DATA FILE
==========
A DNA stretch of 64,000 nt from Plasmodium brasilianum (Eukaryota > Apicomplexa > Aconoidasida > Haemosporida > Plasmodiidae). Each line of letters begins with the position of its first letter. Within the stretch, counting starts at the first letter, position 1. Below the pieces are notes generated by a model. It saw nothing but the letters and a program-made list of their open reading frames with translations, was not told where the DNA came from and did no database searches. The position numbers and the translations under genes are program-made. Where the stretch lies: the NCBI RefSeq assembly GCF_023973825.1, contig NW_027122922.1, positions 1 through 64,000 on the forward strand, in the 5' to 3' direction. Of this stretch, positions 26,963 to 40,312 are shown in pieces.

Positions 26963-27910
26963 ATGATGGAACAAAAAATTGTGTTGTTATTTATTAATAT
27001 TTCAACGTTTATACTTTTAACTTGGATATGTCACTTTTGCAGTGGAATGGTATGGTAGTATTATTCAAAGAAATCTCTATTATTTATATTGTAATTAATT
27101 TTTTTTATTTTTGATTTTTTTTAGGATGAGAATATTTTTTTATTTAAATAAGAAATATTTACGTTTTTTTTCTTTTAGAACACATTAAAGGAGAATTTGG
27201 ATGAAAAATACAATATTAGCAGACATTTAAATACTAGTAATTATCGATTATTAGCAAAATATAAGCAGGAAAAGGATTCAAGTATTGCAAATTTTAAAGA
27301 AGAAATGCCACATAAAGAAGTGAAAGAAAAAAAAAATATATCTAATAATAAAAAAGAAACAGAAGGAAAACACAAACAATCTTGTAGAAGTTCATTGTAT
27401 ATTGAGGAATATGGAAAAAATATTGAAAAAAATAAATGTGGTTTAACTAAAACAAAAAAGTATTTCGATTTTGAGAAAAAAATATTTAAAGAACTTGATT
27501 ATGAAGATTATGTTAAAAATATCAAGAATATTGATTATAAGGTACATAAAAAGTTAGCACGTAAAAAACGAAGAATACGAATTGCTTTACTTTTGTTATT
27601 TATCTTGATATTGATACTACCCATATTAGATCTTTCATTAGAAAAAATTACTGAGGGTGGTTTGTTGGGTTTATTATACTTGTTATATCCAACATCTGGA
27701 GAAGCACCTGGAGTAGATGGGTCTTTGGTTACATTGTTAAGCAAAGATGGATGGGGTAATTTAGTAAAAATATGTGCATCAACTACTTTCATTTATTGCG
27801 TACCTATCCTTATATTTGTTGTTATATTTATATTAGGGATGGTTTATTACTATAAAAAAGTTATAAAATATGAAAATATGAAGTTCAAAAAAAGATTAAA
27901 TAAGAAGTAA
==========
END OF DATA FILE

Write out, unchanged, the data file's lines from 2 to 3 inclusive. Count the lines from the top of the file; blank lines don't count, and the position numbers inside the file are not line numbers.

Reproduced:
Positions 26963-27910
26963 ATGATGGAACAAAAAATTGTGTTGTTATTTATTAATAT